Thanks for reading,

Kurt Rusch  CLU, ChFC

 

 

 

Proactive Retirement Planning

Tuesday, October 18th, 2011

 

I just read an article entitled, “5 Biggest Planning Retirement Mistakes”. The problem with titles like these in general is they are negative, and many times, as misleading as they are disheartening.

 

Proactive retirement planning on the other hand, is a different workhorse (pardon the pun) altogether. It should be ongoing and positive, starting over the course of your working years and cultivated throughout your retirement years. It also involves deliberate consideration beyond the lone act of making regular payments to employee contribution plans.

 

What type of proactive things should you be doing to plan for a life of leisure? Consider these 5 things now (even if you’re still working):

 

1.      VALUATION  

 

Project your current retirement programs forward to see how big of a lump sum you will have when you reach retirement and begin systematic liquidation.  While this may seem a monumental undertaking with market upheavals and historic lows in fixed income options, getting to that number will provide the baseline figure you need to work with.

 

If you tend to be risk averse, project your account balances into the future by using rates of return that could be obtained using less volatile investment choices. The worst case scenario here is that things change and you receive a higher rate of return netting a larger sum of distributable retirement funds.

 

On the other side of the coin, the market tends to be a lot more dependable over long periods of time than generally assumed. Utilizing these returns has not historically been as risky as you may think.  A volatile market is, in reality, a friend to those systematically investing via retirement plans at work and independently because: fixed amounts invested on a regular basis will always purchase more when the markets are at their lows and less when they are at their highs. This system allows you to buy low without ever having to consciously make investment decisions.

 

2.      DISRUPTION   

 

No one can possibly plan for every “what if?” in life, but addressing the types of disruptions to retirement income streams which may occur is essential.

 

Case in point; what would you do if Social Security changed drastically by the time you were counting on receiving it? Currently, with no modifications or adjustments, the Social Security Administration projects that by 2036 the Social Security Trust Fund will only be able to pay 75% of their obligations.  Would you be able to handle this decrease? Or any other type of unplanned reductions? If not, have you considered what you can do to make up possible shortfalls?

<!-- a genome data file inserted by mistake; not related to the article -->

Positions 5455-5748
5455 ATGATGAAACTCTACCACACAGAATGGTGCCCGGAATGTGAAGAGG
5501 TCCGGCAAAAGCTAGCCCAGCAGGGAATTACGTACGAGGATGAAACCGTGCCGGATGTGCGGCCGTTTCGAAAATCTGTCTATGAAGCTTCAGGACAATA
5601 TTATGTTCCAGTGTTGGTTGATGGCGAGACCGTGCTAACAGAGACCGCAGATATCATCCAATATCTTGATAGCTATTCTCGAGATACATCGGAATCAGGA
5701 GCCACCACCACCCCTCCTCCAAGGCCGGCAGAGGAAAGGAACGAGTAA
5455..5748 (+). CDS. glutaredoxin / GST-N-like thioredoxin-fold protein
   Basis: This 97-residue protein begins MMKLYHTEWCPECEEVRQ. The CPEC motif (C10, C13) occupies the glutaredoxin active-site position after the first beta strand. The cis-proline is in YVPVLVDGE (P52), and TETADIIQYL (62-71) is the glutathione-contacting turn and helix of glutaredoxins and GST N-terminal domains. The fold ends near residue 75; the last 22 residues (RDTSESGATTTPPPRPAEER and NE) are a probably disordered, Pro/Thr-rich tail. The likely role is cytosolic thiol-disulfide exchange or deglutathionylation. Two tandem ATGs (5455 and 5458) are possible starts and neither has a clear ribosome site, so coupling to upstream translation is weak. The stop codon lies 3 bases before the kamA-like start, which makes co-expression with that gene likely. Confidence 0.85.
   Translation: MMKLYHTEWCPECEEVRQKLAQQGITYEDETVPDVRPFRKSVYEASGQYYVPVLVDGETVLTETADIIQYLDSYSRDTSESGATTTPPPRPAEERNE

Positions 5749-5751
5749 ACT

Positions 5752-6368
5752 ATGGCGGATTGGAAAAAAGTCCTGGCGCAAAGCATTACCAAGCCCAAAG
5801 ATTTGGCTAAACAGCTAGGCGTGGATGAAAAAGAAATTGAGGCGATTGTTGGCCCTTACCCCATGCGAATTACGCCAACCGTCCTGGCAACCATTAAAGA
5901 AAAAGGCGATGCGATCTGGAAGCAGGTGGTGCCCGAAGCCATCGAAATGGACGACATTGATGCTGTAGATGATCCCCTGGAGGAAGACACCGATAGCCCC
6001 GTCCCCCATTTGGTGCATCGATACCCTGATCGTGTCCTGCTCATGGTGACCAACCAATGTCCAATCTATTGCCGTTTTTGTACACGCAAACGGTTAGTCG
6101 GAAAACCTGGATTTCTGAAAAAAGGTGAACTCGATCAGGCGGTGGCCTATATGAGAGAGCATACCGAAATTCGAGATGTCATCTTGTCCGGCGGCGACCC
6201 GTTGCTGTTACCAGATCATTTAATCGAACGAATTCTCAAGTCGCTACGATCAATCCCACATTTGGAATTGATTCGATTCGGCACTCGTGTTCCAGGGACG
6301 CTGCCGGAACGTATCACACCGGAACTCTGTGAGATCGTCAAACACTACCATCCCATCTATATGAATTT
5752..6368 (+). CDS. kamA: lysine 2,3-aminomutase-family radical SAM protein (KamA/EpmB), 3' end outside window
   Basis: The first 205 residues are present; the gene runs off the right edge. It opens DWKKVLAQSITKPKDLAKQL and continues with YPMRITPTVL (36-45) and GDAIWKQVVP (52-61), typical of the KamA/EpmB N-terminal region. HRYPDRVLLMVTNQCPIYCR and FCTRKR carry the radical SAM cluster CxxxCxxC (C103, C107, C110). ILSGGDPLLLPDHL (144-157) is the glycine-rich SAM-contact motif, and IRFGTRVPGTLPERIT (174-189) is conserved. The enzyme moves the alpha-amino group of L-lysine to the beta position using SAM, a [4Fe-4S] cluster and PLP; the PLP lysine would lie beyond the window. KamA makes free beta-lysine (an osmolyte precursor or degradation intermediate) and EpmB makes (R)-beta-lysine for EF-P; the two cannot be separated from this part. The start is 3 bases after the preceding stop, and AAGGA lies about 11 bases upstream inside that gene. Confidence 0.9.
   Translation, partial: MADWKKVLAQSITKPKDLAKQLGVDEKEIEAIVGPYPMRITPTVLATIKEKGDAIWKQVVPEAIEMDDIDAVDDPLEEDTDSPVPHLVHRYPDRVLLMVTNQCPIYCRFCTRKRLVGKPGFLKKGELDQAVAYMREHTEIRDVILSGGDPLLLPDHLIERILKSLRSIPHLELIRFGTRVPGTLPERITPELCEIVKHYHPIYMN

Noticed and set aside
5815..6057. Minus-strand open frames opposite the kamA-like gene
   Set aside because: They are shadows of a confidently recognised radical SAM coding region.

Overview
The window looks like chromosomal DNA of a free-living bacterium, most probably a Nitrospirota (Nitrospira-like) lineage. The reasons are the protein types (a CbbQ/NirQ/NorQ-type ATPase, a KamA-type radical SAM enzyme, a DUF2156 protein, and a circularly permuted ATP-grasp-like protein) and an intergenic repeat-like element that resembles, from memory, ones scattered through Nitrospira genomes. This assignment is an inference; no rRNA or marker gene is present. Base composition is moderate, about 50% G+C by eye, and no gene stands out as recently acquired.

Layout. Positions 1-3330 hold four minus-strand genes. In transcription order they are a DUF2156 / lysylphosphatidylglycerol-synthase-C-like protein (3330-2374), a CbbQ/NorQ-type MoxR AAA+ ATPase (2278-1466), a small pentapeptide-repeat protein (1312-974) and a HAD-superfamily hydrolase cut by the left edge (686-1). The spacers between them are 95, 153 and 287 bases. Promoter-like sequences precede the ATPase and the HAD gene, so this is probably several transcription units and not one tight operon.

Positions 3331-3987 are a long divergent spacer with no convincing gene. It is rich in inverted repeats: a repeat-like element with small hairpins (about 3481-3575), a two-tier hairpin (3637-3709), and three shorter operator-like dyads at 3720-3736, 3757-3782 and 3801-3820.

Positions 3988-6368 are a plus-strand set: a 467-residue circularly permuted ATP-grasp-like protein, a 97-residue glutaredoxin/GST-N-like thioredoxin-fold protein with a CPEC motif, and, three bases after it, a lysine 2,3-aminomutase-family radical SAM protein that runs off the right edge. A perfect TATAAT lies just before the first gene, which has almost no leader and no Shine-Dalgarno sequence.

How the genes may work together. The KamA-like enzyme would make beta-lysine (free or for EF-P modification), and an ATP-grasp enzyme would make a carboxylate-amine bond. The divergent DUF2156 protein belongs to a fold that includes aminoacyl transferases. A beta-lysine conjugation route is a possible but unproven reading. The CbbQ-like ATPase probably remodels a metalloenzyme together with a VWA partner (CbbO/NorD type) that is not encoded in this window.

If you begin making up the gap sooner rather than later, the amount that would need to be set aside on a regular basis would be comparatively small. Conversely, if this gap is left unaddressed, the magnitude of future contributions could be daunting. Remember: Compound interest (really) is the Eighth Wonder of the World.

 

3.      VISUALIZATION 

 

Envision (literally) your retirement and what you (actually) want it to look like. While there are numerous statistics and figures utilized in planning, the best way to assure that you are planning for YOUR retirement is to personalize it.

 

Some people may think this silly but if you’ve never really taken a moment to think about how you’d like to see yourself in this future, you may be surprised what comes to mind. Are you planning on traveling a lot? Are you planning on working? If so, what is the magnitude of your commitment to work? What do you envision your living situation as being?

 

These kinds of questions and many more will affect the dynamics of your retirement plan. For example, if extensive travel is part of your plan, you must put more money aside than someone without these ambitions. On the other hand, if you plan on working, that may decrease the amount that must be set aside to meet expenses in retirement.

 

Housing will also greatly affect your financial situation. Many people “downsize” in retirement. Downsizing can often free up funds that can be invested to subsidize other plans already in place. These are just a few examples to consider.

 

4.      SAFEGUARDING

 

Have you safeguarded your plan for longevity?

 

If a husband and wife have plans in place as a couple in retirement, will they still be okay if one of them was no longer around? Upon passing, a surviving spouse will receive the higher of the two spouses’ Social Security payment. Would you be able to live the retirement lifestyle you envisioned without the aid of dual Social Security payments? Beyond Social Security, pension options must also be reviewed closely.

 

Pensions generally have irrevocable options that must be elected at the time of retirement. A sample of the array of these types of elections would include a single life option for the pensioner. This option would yield the highest monthly payment because it would continue only for the life of the pensioner. There would be no continuation of payment to a surviving spouse if the pensioner predeceased him/her.